Adjunctive Corticosteroids for Tuberculous Meningitis in HIV-infected Adults (The ACT HIV Trial)

Brief Title

Adjunctive Corticosteroids for Tuberculous Meningitis in HIV-infected Adults (The ACT HIV Trial)

Official Title

A Randomized Double Blind Placebo Controlled Trial of Adjunctive Dexamethasone for the Treatment of HIV-infected Adults With Tuberculous Meningitis

Brief Summary

      The investigators will conduct a randomized, double blind, placebo controlled trial of
      adjunctive dexamethasone in the initial (6-8 weeks) treatment of tuberculous meningitis in
      Vietnamese adults. The trial will address a primary hypothesis in all enrolled patients, and
      a secondary hypothesis in a sub-group of enrolled patients who develop anti-tuberculosis
      drug-induced liver injury (DILI). The primary hypothesis is adjunctive dexamethasone
      increases survival from TBM in HIV co-infected adults. The secondary hypothesis is current
      guidelines for the management of anti-tuberculosis drug-induced liver injury in those with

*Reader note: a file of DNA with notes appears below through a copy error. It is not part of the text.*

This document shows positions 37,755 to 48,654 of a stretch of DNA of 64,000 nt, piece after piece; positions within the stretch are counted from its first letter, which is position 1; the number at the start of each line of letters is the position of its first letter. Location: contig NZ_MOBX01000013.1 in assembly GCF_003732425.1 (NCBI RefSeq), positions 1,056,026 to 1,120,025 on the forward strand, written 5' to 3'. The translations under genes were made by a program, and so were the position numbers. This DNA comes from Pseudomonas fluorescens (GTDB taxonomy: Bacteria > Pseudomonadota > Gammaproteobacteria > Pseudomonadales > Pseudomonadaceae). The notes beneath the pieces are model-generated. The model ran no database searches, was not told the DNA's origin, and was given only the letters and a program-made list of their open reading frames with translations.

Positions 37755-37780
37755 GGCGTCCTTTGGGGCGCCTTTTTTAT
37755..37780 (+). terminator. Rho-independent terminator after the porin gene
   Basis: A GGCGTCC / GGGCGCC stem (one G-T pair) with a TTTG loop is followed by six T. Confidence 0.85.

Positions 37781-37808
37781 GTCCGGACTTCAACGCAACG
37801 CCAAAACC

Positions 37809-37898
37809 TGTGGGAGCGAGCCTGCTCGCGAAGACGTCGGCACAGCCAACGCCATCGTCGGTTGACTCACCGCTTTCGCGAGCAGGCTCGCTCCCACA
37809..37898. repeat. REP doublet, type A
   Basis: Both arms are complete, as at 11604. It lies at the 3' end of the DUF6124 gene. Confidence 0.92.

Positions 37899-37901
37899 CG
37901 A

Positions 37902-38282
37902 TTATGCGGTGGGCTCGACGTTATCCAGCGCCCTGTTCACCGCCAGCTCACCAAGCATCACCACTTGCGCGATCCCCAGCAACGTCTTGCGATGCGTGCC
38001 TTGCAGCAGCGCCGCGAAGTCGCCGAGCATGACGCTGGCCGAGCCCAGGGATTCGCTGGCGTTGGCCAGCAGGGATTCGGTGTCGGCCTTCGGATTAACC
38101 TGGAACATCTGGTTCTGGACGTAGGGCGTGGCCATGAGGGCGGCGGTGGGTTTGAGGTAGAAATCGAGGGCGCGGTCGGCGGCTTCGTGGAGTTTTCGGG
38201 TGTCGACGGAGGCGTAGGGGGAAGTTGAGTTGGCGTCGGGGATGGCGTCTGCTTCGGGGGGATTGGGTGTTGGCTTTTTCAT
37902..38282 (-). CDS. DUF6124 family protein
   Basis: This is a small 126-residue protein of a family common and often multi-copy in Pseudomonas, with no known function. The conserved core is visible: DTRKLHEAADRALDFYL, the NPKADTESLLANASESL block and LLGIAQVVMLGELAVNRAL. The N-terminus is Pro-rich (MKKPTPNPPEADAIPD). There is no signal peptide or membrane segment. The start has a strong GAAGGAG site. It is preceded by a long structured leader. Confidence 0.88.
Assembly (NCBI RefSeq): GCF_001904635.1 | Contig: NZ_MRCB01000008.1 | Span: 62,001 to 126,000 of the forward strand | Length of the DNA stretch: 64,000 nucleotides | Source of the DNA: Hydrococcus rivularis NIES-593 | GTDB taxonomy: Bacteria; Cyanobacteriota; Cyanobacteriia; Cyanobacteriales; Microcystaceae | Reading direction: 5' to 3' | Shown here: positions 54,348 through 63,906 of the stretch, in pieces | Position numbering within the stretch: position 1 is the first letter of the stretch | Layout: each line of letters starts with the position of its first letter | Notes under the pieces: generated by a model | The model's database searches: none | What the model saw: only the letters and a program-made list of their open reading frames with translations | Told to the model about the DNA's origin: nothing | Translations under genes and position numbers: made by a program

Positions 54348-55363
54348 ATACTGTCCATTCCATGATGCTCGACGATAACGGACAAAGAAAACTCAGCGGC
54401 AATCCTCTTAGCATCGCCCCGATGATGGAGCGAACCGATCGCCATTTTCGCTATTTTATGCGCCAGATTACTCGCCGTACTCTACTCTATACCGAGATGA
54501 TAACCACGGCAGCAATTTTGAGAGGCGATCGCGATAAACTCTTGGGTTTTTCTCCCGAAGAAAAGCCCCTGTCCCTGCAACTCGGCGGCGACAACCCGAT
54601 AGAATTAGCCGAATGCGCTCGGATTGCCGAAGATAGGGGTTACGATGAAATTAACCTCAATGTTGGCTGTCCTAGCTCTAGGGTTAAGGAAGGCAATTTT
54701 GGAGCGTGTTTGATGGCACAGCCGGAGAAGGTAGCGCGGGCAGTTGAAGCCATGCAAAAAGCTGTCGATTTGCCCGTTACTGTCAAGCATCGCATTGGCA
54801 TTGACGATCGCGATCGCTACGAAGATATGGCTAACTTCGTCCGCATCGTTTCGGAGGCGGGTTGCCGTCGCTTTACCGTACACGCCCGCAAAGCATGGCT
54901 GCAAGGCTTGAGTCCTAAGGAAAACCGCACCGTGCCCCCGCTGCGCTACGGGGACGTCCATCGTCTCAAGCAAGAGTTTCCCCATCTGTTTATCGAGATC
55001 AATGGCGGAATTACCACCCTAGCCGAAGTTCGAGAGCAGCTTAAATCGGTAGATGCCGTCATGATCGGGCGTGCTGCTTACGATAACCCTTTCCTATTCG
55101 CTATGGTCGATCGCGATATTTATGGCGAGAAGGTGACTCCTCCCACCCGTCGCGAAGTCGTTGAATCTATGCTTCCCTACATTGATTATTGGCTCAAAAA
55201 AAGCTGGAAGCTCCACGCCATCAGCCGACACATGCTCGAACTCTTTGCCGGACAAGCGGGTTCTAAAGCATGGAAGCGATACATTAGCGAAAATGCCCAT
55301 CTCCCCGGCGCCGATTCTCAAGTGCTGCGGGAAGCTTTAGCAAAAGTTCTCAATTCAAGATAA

TBM result in the premature interruption of rifampicin and isoniazid (the critical active
      drugs in early therapy) and are thereby placing participants at risk of poor outcomes.
    

Detailed Description

      Mycobacterium tuberculosis causes ~9 million new cases of tuberculosis and ~1.5 million
      deaths annually, around 0.4 million of whom are co-infected with HIV. Tuberculous meningitis
      (TBM) is the most severe form of tuberculosis, killing around 30% of all sufferers despite
      appropriate anti-tuberculosis chemotherapy. It is especially common in young children, and in
      those infected with HIV.

      There is a longstanding hypothesis that death from TBM results from an excessive
      intracerebral inflammatory response. The corollary of this hypothesis has been that
      adjunctive anti-inflammatory treatment with corticosteroids (e.g. dexamethasone) improves